In the United States the elderly make up a disproportionately large percentage of acute hospitalizations. In 2003 persons older than 65 years old made up 12% of the U.S. population but accounted for 33% of all hospitalizations. The number of hospitalized elderly will only rise over the next 40 years as the number of persons older than age 65 doubles in the United States. Medications also play an important role in the care of older adults. There use in the elderly is on the rise, with 50% taking at least 5 medications and 12% taking at least 10 medications. The objective of this study is to describe what changes occur to an elderly patient's medication regimen after an acute hospitalization.
We studied patients older than age 65 who were admitted to the hospitalist service at an urtan academic medical center. Patients had to be admitted for more than 24 hours and discharged to the oommunity. Each patient had 3 medication lists recorded, prehospitalization, at discharge and 3 days posthospitalizalion. These lists were then compared, and 4 types of differences were recorded: new medications, discontinued medications, and changes in dosage and frequency.
A total of 200 patients were studied. Preadmission they were taking a total of 1611 medications (8.1 meditations per patient). On discharge 383 medications were started (1.9 medications per patient), 168 medications were discontinued (0.8), 125 medications had a change in frequency (0.6), and 94 medications had a change in dosage (0.5). The 2 most common classes of medications added to a patient's regimen were antibiotics and anti hypertensives. Three days after discharge, patients had filled 70 of the 77 antibiotic prescriptions and 44 of the 49 antihypertensive ones. Antihypertensives and opiate agonists were the 2 most common classes of medications that were discontinued. Patients continued taking 16 of the 42 discontinued hypertensives and 7 of the 13 discontinued opiates.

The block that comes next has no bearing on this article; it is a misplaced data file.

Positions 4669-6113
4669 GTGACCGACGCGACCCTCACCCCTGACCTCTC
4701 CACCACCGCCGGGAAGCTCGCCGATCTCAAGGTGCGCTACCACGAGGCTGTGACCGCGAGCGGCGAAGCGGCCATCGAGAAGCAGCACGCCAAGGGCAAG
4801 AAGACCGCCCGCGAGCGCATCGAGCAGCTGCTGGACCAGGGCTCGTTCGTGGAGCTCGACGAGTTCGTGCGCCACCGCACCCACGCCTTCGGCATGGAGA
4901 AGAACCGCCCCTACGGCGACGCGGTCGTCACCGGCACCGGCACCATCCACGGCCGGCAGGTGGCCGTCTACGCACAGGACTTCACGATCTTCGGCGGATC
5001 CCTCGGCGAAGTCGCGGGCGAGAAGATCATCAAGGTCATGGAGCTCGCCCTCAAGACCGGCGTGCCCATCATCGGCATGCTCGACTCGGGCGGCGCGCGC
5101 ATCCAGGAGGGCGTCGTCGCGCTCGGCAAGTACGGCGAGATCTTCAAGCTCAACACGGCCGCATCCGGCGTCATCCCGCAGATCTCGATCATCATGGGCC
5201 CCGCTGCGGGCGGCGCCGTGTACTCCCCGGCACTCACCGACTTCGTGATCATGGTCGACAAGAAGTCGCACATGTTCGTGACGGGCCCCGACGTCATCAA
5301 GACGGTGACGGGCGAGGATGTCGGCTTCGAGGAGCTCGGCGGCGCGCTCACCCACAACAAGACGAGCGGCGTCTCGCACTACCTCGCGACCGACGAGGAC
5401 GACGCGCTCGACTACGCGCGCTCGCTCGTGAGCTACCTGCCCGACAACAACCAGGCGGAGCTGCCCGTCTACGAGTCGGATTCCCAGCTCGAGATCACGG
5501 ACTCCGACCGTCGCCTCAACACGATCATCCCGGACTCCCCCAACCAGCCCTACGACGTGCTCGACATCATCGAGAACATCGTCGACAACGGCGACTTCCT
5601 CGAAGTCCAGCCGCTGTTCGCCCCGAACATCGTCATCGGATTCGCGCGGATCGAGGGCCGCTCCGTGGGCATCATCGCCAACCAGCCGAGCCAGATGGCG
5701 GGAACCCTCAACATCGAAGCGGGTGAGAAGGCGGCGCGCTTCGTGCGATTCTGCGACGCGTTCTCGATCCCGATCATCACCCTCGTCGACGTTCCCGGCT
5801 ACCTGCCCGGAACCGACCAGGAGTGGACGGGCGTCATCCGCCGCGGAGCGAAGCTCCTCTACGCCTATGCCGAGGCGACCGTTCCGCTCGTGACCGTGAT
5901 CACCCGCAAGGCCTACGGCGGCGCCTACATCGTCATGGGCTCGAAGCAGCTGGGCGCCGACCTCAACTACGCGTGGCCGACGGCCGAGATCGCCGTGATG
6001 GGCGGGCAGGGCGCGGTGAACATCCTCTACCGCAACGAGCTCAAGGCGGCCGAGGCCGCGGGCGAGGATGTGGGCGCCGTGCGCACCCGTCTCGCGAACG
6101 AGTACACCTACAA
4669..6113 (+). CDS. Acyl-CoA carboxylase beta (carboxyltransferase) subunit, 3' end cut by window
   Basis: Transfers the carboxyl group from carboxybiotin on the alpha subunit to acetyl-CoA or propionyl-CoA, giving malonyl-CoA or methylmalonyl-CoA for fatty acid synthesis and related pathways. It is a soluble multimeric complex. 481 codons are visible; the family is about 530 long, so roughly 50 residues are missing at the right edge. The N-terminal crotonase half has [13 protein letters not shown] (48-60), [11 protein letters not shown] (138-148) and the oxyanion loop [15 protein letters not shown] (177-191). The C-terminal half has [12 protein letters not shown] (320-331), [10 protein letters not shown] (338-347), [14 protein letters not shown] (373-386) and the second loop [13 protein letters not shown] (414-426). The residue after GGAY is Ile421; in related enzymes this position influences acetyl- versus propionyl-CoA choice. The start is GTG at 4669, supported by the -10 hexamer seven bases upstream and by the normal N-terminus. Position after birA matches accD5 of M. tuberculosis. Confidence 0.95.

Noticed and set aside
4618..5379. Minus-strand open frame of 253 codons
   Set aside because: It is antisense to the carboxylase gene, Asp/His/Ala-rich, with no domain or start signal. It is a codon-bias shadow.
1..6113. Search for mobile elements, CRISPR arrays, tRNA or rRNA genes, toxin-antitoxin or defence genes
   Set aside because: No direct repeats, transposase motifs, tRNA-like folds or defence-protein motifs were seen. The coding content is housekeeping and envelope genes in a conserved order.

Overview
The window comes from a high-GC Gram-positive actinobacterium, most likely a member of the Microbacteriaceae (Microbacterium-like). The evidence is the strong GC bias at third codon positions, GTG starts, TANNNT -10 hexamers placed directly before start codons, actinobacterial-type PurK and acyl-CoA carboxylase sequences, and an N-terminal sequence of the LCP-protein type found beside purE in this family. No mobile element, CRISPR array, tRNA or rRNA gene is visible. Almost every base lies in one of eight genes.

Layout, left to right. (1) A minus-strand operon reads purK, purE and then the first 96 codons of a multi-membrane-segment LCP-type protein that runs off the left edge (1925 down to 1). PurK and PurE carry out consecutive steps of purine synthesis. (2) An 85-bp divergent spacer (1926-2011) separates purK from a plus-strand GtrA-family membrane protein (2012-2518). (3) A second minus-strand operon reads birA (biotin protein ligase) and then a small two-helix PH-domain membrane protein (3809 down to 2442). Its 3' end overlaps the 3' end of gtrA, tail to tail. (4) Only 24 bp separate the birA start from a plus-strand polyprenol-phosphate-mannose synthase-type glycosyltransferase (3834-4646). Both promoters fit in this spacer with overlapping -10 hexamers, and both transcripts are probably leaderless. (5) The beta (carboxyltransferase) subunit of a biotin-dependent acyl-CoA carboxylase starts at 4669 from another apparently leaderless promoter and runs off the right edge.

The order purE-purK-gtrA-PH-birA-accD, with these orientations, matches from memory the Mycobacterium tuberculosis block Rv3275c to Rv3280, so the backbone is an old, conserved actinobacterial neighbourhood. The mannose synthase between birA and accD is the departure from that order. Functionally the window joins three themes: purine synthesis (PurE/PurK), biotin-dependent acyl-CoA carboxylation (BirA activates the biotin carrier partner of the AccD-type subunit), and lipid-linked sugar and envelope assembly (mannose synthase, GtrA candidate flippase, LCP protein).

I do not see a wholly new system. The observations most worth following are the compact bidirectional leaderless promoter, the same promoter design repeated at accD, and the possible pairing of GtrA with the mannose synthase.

Acute hospitalizelions cause on average 4 changes to an elderly patient's medication regimen. Their compliance with these changes is variable, with patients more willing to start new medications, especially antibiotics, than to discontinue chronic medications such as opiate agonists and a nti hypertensives.
A. Sridharan, none; C. Harris, none; S. Wright, none.
To cite this abstract:Sridharan A, Harris C, Wright S. Medication Changes in the Elderly during Hospitalization. Abstract published at Hospital Medicine 2010, April 8-11, Washington, D.C. Abstract 138. Journal of Hospital Medicine. 2010; 5 (suppl 1). https://www.shmabstracts.com/abstract/medication-changes-in-the-elderly-during-hospitalization/. Accessed January 20, 2020.